Lectionary: Mathew 18:15-20
If another member of the church sins against you, go and point out the fault when the two of you are alone. If the member listens to you, you have regained that one. But if you are not listened to, take one or two others along with you, so that every word may be confirmed by the evidence of two or three witnesses. If the member refuses to listen to them, tell it to the church; and if the offender refuses to listen even to the church, let such a one be to you as a Gentile and a tax-collector.Truly I tell you, whatever you bind on earth will be bound in heaven, and whatever you loose on earth will be loosed in heaven. Again, truly I tell you, if two of you agree on earth about anything you ask, it will be done for you by my Father in heaven. For where two or three are gathered in my name, I am there among them. Matthew 18:15-20
You've heard me say that part of what the church is supposed to be is a glimpse of heaven, the beginning of life in the kingdom now. I've used the term, "heaven on earth...." What makes it heaven on earth? (The congregation contributed ideas)
Andrew's answer was this: Society tells us Heaven lies in looking after number one. (Remember those MLC adds with the family out on the glorious beach playing cricket.) No, heaven lies in looking after our brothers and sisters in the church. Heaven is in the family of the congregation.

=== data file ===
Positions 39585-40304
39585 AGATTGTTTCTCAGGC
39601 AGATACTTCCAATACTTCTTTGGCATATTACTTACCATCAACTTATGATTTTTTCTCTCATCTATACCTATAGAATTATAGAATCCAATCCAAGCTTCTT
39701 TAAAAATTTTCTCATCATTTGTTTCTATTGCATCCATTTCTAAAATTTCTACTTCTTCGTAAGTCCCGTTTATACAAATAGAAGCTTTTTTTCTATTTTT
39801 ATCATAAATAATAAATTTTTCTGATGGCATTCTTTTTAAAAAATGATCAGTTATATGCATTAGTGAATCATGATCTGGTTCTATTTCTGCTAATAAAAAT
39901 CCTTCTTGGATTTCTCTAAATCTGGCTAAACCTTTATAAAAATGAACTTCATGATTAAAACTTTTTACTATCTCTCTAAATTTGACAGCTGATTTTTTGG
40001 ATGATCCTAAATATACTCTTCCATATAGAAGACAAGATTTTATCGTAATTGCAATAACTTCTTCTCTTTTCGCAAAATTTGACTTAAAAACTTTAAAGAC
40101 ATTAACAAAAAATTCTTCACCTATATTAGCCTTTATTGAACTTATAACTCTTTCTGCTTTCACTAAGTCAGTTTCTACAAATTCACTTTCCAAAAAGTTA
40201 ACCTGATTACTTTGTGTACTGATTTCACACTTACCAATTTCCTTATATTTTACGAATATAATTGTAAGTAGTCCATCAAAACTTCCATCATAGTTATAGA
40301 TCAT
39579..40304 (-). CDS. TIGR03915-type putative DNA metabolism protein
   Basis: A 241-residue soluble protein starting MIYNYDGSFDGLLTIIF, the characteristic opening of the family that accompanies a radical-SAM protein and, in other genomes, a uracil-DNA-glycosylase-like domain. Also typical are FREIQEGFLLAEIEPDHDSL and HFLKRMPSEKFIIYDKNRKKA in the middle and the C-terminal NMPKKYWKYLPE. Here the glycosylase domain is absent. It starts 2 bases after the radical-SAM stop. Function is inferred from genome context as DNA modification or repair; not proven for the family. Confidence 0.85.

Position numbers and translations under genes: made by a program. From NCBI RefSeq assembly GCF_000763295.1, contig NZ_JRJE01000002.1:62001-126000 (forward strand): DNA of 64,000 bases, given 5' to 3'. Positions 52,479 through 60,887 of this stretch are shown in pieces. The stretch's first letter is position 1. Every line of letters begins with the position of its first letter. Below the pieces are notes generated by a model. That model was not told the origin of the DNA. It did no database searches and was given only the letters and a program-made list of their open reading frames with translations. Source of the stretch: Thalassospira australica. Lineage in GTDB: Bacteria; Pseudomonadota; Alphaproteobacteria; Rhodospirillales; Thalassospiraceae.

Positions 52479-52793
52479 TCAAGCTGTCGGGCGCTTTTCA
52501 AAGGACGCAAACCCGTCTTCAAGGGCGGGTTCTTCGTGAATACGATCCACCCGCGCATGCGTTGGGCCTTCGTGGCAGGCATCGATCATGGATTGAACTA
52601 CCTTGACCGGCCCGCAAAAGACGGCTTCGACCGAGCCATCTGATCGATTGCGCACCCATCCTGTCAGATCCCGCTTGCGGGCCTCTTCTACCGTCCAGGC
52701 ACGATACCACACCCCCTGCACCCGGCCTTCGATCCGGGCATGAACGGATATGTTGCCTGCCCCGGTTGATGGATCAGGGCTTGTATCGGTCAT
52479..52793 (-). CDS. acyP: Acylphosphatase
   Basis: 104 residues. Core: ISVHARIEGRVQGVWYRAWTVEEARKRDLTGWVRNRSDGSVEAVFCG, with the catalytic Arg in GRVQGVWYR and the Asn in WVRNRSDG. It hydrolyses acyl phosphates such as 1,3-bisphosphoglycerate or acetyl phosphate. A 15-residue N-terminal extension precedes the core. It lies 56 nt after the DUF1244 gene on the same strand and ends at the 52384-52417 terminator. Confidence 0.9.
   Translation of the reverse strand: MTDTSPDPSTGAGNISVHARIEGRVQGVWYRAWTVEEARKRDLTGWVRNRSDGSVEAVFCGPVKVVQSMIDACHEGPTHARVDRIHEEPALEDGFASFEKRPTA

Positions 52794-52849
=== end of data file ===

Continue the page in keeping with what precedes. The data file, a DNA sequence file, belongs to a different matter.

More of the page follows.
We can have a religious experience anywhere. It's only in church that we get the people. Let me read the beginning of chapter 21 in Matthew.
At that time the disciples came to Jesus and asked, ‘Who is the greatest in the kingdom of heaven?' He called a child, whom he put among them, and said, ‘Truly I tell you, unless you change and become like children, you will never enter the kingdom of heaven. Whoever becomes humble like this child is the greatest in the kingdom of heaven. Whoever welcomes one such child in my name welcomes me.
Then he says
If any of you put a stumbling-block before one of these little ones who believe in me, it would be better for you if a great millstone were fastened around your neck and you were drowned in the depth of the sea....' and later he says ‘Take care that you do not despise one of these little ones; for, I tell you, in heaven their angels continually see the face of my Father in heaven.